Rewatch: The Last Jedi (cinema)
Oops, third time. This time I was mainly thinking of Rey, and her journey. I never wanted Rey to be a Skywalker, I don’t want everything in Star Wars to always revolve only about them — I love Luke and Leia but not because they’re Skywalkers. Okay, I’m still curious as to how Rey understands Wookie, but other than that I want what we heard of her family to be essentially true. But TLJ did give me a new perspective on her, and when people say she’s ooc for much of it, I think it’s rather because she’s trying to be something she isn’t. She’s on her best behaviour as Leia’s emissary, and the young girl who was so eager to please in TFA is a bit more cautious around Luke, when gaining his approval isn’t as simple as fixing an electrical problem with the Falcon. Plus we start to see a bit more of her internal conflict and fear of the Force: whilst it was just a fantasy on Jakku, kept within the confines of her old X-wing helmet and life of scavenging, the reality of the power she wields clearly frightens her. She’s constructed a past for herself, where she ‘has a place in all this’, but — assuming her parents really were nobodies, as she herself volunteers — she doesn’t quite believe in her right to a place in the legends she’s heard growing up. Imposter syndrome: not even the Jedi can escape it. So she tries to be like Luke, if she can’t bring Luke back, and aim for Kylo’s redemption (less for Kylo than for herself and Luke and everyone else, to be seen to be doing something at least), but once she realises it’s not happening, and once she’s admitted to her past, she’s able to be herself again.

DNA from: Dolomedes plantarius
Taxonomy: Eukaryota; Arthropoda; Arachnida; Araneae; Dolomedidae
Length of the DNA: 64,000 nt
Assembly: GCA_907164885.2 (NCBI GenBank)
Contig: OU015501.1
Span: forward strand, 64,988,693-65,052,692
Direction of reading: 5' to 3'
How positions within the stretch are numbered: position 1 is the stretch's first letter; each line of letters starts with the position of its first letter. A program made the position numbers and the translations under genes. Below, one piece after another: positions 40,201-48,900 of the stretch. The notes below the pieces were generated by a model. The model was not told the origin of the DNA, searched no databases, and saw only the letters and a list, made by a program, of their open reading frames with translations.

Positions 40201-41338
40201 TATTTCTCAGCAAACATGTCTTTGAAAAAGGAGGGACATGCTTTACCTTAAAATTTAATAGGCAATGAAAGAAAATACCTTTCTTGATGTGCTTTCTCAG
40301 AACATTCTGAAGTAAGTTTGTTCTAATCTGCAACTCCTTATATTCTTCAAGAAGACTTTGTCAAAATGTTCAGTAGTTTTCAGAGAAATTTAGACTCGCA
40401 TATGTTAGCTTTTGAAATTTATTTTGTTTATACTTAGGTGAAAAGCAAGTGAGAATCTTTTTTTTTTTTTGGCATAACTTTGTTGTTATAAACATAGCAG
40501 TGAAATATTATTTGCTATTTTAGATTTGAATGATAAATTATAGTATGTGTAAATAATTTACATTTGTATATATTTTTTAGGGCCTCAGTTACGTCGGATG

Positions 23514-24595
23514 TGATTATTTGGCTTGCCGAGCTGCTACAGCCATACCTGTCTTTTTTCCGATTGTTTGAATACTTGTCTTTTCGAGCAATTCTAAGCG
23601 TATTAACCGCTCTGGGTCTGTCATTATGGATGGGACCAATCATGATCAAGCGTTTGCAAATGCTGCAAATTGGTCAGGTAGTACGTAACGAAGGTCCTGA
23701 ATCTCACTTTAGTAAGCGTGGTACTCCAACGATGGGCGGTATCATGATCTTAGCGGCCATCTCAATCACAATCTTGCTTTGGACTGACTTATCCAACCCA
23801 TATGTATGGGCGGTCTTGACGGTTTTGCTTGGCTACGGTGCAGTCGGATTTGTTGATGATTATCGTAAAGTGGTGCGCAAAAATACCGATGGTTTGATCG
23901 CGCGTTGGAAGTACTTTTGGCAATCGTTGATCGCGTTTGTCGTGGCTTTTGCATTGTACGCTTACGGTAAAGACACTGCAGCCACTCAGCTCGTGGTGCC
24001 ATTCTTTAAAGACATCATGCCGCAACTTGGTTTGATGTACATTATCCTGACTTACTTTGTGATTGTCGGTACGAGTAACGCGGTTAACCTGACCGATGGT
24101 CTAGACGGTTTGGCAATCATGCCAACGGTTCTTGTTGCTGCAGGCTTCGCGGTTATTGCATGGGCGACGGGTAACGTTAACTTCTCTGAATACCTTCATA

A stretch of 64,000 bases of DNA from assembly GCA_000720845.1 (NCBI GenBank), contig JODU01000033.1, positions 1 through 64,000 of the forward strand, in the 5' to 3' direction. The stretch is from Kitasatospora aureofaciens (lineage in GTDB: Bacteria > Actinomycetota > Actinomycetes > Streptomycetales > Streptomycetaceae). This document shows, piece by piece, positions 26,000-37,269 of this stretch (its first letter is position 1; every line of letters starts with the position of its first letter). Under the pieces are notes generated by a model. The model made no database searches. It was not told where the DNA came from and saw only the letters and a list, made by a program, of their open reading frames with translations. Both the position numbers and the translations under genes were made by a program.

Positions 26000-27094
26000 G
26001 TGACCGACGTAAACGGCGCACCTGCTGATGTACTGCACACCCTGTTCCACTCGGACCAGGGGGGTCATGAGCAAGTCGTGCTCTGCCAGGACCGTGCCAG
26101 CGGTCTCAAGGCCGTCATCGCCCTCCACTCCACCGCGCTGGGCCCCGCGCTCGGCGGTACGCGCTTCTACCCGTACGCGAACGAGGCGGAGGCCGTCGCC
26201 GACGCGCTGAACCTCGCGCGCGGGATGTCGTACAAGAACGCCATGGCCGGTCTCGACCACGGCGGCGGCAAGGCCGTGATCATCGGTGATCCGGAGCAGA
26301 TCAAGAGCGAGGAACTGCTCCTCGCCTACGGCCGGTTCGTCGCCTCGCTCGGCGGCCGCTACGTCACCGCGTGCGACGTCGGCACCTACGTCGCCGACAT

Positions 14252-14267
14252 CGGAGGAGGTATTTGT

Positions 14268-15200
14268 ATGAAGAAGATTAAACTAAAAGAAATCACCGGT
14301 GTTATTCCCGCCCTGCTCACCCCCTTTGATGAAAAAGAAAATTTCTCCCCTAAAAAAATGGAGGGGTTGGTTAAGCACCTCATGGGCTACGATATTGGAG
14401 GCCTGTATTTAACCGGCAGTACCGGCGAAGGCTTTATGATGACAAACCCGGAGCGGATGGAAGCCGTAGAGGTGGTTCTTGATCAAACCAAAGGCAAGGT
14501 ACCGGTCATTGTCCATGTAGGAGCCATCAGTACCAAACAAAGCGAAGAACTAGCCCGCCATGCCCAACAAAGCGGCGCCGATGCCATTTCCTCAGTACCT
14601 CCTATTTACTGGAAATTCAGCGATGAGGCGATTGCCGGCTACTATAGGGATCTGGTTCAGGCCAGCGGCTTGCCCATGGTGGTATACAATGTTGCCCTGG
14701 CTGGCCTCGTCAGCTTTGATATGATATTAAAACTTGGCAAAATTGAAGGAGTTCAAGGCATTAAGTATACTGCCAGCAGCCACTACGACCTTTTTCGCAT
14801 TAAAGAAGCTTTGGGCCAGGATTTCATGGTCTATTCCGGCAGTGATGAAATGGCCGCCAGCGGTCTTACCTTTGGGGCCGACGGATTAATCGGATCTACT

Review: Woody Guthrie and the Dust Bowl Ballads (Nick Hayes)
Nick Hayes’ art is very stylised, using only four or five different shades of dust bowl brown. His lines reminded me frequently of Craig Thompson’s work, but though he captures the dead-eyed, haunted expressions of crowds of the dispossessed well, he’s not great at the gnarly details. Which wouldn’t necessarily be a problem if his script didn’t mention Charley Guthrie’s arthritic hands so often, but it does, and the drawings never quite match up to the grimy detail in the story. Nonetheless, where the subject turns to music and the long, living legacy of folk song, the book shines: the scenes that are really successful are where the men in a boxcar all compare versions of Gypsy Davey/the Raggle Taggle Gypsies, or Woody sings out in the wilderness, his words chiming with the sounds of nature. It’s also interesting to get a perspective on the internal barriers the USA has always erected against the poor, and on Guthrie’s gradual growth through political awareness as a musician and songwriter. He doesn’t always seem like the nicest of guys — I’ve very little sympathy for rambling men who resent the wife and child that ‘tie them down’ — but his focus and passion for the music and the land come through and keep the story moving. Keeping the tale to this particular period of his life works well too, with a natural arc that culminates in the composition of his most iconic song.